The better news is that some positive amendments in UNICA’s interests were adopted, such as a 7.5% sub-target for ethanol and a sub-target of 2.5% for advanced biofuels, which includes bagasse and straw. And, proposals were rejected that would have applied protectionist and discriminatory measures and made it difficult, if not impossible, for sustainable, EU-compliant biofuels produced in non-European Union nations to be legally counted toward meeting EU renewable energy and fuel quality requirements.
Much to the environmentalists’ irritation, this whole issue now goes to the EU’s 28 Member States, who are less enthusiastic about the ILUC issue than Members of the European Parliament. Member States will try to come up with their own position on the biofuel/ILUC topic – which must then, time-consumingly, go back to the Parliament to be reviewed and debated.
What’s all this mean?? Delay, Delay, Delay. That is not ideal, but at least this situation raises the prospect of a better deal coming from Member States—or maybe no deal at all, should Member States fail to agree on a common position.
So stay tuned. A lot more to come on this from Brussels.
Another interesting report out last week on biofuels. This one is entitled, “Biofuels play minor role in local food prices,” and was produced by Ecofys, a Dutch consulting firm that does work regularly for the European Commission and sometimes for NGOs and the biofuels industry.
The key takeaway from the Ecofys report (found here: http://www.ecofys.com/en/news/report-biofuels-play-minor-role-in-local-food-prices/)
“The historic impact of EU biofuels demand until 2010 increased world grain prices by about 1-2% and, without any cap on crop-based biofuel production may lead to another 1% increase through 2020.”
Additionally: “Systemic factors, like reduced reserves, food waste, speculation, transportation issues, storage costs and problems, and hoarding play a much larger role in local food prices” than biofuels, Ecofys concluded.
Does these conclusions sound familiar? They should. Here’s a list of other studies from other reputable institutions -- including the European Commission, the European Union’s executive -- that have reached similar conclusions like what Ecofys has just churned out:
· World Bank (Baffes and Dennis), 2013, "Long-term drivers of food prices"http://econ.worldbank.org/external/default/main?pagePK=64165259&piPK=64165421&theSitePK=469382&menuPK=64166093&entityID=000158349_20130521131725
· The European Commission report on the implementation of the EU Renewable Energy Directive (see p.12) http://ec.europa.eu/energy/renewables/reports/doc/com_2013_0175_res_en.pdf
· The Institute for International Trade Negotiations (ICONE) in Brazil http://www.iconebrasil.com.br/publication/study/details/568
No American city enjoys its August vacations more than Washington. With Congress away on recess, most Washingtonians skip town for at least a week to rest and prepare for renewed policymaking in the fall. I’ll certainly confess to enjoying the sand between my toes last month!
But editorial writers did not take a similar holiday, and a trio of leading newspapers each opined in recent weeks that it is time for the federal Renewable Fuels Standard (RFS) to go. These editorials in The Washington Post, USA Today and The Wall Street Journal (subscription required) focused primarily on concerns with corn ethanol, and the difficulty blending more than 10 percent ethanol into gasoline – the so-called “blend wall.” The editorial boards at each paper largely ignored how the RFS has spurred innovation and encouraged production of cleaner alternatives to both gasoline and conventional biofuels.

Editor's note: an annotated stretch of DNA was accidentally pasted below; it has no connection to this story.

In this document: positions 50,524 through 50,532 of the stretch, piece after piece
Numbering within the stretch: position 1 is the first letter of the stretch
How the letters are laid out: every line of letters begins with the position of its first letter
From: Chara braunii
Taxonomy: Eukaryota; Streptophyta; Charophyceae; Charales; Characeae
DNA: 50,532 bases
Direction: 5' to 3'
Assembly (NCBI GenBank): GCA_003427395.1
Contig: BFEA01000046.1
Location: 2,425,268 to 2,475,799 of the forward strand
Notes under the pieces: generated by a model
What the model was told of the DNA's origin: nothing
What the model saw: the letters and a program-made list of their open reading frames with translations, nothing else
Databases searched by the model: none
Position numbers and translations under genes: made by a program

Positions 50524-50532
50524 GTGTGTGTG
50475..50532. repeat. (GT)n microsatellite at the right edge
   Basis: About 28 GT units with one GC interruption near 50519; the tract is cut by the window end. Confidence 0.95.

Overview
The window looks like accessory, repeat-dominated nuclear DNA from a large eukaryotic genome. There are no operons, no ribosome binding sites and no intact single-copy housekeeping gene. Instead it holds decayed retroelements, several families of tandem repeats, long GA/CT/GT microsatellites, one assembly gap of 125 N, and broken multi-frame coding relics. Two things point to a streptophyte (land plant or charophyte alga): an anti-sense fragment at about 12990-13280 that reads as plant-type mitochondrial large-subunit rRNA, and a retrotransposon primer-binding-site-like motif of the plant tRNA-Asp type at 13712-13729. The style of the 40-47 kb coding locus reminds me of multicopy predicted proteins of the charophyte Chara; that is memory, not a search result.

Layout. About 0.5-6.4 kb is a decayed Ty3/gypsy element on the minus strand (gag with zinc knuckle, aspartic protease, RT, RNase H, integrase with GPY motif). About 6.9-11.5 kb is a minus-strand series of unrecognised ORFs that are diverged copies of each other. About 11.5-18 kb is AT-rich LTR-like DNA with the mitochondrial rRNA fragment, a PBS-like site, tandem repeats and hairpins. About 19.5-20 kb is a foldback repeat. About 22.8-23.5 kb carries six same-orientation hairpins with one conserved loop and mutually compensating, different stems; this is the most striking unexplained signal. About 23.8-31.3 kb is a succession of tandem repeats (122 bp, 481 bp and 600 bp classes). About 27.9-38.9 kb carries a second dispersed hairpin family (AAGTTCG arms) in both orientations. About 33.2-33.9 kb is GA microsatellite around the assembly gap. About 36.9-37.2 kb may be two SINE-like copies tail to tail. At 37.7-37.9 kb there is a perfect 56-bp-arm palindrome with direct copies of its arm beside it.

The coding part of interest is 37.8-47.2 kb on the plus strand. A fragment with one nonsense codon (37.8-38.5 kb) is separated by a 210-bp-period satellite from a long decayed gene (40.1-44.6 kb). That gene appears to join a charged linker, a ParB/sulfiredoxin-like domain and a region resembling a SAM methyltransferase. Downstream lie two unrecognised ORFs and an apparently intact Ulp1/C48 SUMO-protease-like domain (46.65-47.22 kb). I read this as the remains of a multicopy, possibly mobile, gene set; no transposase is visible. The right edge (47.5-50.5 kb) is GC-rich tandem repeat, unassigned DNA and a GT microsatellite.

With Labor Day behind us, sugarcane ethanol producers will renew our conversations with lawmakers, reporters and opinion leaders, reminding them that:
- The RFS has successfully encouraged more advanced biofuel use in the United States. Yes, cellulosic biofuels have been slower to develop than Congress anticipated. Fortunately, other advanced renewable fuels like sugarcane ethanol and biodiesel are taking up the slack. Last year, Americans consumed 1.8 billion gallons of advanced biofuels, and the Environmental Protection Agency (EPA) expects consumption will rise to 2.75 billion gallons of ethanol equivalent in 2013 – the precise volumes called for by the RFS.
- Advanced biofuels are cleaner and better for the environment than gasoline. EPA determines which fuels qualify as advanced biofuels, and a key condition for this designation is reducing lifecycle greenhouse gas emissions by at least 50 percent compared to fossil fuels. EPA named Brazilian sugarcane ethanol an advanced biofuel in 2010 after determining it reduces greenhouse gases by 61 percent.
- Sugarcane ethanol plays a modest but important role supplying the U.S. with advanced biofuels. Last year, it comprised only 3 percent of all renewable fuel consumed by Americans, but sugarcane ethanol provided nearly one-quarter of the U.S. supply of advanced biofuels in 2012.
- The RFS is fostering innovation, and more advanced biofuels are on the way. A new report from Environmental Entrepreneurs (E2), a project of the Natural Resources Defense Council, finds steady improvements in technology and production capacity. It estimates a sufficient supply of advanced biofuels will be available to meet current RFS requirements through 2016. That’s the case for sugarcane ethanol. Brazilian sugarcane producers are making investments to expand production, and Americans can depend on more advanced biofuel from sugarcane.
These vital facts about the contributions of Brazilian sugarcane biofuels can get lost in the debate over renewable fuels in Washington, but we think they’re important as our two countries work together to make transportation more sustainable. So vacation is over, and it’s time to get back to work.